Although Warhol had addressed American politics a decade earlier with his Race Riot and Electric Chair paintings, it wasn’t until the Mao series that he truly engaged in political discourse through this art. He could not have picked a more loaded political subject that that of Mao and everything that he represented, particularly in the United States. Warhol’s choice of Mao was also interesting in that Mao and Warhol both believed in the importance of uniformity and collective identity, and perhaps most importantly in the power of an image. Warhol based his Mao series on the official portrait of Mao, reproduced as the frontispiece of Quotations from Chairman Mao Tse-Tung, known in the west as the “Little Red Book” — Warhol incidentally owned a copy of this. This official portrait of Mao was not limited to the book — it was disseminated across the country including a monumental version hanging in Tiananmen Square in Beijing. Like Warhol, Mao was well aware of the importance and influence of an image and he used the omnipresent billboards, posters and pamphlets of his face to reflect himself as both a benevolent and fearsome leader, keeping an eye on all of his subjects. Considering the size of China’s population, this particular image of Mao became one of the most widely distributed, viewed and recognizable images in the world. Warhol’s choice of Mao as the subject of these paintings was subversively brilliant — his face already had a pop and iconic presence in China.

Mao was responsible for having engineered the persecution of intellectuals and artists throughout China during the Cultural Revolution so it is very powerful that an artist representing everything Mao loathed about Western culture chose to turn his very face into high art. In many ways, Mao had already manifested himself as the reincarnation of the very figures he was trying to erase, turning himself into an infamous icon and celebrity. The original portrait was a tool for the dissemination of Mao’s Communist propaganda and distinctly anti-Western ideals — Warhol transformed this propaganda into an object of distinctly Western consumer culture embodying the tenets of a Capitalist free economy.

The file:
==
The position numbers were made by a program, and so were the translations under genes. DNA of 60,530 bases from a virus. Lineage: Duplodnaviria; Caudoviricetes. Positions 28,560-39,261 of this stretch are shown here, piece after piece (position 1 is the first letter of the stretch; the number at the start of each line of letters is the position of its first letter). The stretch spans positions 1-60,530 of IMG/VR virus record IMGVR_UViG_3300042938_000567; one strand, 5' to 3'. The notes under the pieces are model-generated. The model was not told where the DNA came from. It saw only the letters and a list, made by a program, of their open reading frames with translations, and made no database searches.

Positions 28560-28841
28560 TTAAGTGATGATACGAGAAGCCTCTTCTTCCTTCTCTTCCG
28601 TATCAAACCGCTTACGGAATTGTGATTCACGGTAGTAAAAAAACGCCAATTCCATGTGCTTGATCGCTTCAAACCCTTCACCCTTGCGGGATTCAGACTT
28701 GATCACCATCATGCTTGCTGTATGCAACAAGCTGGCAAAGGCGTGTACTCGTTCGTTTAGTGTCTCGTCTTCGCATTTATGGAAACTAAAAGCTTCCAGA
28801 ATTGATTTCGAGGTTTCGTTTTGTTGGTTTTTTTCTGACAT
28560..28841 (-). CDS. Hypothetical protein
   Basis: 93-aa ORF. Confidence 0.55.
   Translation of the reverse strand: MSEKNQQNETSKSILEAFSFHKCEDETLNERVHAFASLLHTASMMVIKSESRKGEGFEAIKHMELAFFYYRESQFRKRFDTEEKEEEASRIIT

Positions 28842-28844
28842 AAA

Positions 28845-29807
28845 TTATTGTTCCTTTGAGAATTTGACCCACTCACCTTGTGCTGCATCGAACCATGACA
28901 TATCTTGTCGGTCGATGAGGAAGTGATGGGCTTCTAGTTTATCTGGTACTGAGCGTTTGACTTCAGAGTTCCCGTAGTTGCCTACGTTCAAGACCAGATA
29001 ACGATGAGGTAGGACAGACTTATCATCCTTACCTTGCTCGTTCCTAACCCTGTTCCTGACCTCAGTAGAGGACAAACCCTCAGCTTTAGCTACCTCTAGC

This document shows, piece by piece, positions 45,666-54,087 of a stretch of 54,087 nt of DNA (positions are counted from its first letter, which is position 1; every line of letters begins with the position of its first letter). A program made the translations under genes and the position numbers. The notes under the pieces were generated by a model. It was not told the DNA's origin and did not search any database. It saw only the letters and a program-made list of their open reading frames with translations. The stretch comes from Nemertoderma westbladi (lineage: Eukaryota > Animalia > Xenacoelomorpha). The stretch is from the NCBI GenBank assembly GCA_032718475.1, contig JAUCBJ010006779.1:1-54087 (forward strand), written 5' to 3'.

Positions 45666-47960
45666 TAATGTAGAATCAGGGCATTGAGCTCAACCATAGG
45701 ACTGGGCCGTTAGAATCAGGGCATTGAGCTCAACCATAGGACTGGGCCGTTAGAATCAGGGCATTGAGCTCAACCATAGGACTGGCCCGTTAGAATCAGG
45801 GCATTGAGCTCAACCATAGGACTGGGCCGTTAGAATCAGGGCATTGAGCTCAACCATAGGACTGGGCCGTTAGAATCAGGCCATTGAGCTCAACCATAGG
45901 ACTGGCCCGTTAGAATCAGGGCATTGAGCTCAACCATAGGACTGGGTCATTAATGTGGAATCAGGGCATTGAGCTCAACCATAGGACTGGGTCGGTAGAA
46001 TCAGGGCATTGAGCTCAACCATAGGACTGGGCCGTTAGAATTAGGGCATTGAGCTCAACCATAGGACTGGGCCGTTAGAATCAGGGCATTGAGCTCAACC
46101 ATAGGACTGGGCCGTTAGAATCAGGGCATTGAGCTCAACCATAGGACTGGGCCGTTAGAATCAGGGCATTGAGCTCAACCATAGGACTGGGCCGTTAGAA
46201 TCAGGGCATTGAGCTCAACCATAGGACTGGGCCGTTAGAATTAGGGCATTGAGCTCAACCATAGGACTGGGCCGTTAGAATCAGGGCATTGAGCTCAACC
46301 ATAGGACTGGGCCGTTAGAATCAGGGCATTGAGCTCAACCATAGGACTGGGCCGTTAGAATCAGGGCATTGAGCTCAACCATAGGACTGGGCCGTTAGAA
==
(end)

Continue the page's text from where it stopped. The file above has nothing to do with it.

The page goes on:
Mao was an extraordinarily controversial figure. He is credited with turning China into the superpower it is today however he is also notoriously responsible for the deaths of millions of Chinese. The significant controversy (followed by the significant press) surrounding Mao firmly cemented the Communist leader as one of the most influential and notorious figures of the 20th century and in turn he became forever memorialized in Warhol’s portraits.

In addition to the medium-sized works, including Mao 10, Warhol also completed four giant canvases in 1972 followed by the canvases measuring 50 x 42 in., then
the present series and lastly the most plentiful series of 12 x 10 in. canvases. The 1973 medium-sized Maos are arguably the best from the series, demonstrating
a significantly greater variety of colors, more complicated color mixtures and a more improvisational gestural approach.

The Mao series are crucial artworks within Warhol’s career without which it cannot be fully understood. The series is credited with Warhol’s return to painting, and with paving the way for a number of portraits and politicallyinfused subjects including Lenin and his Hammer and Sickle series. Aesthetically, these paintings, and Mao 10 in particular, inaugurate a new painterly expressiveness in Warhol’s oeuvre on a scale not previously seen in his work.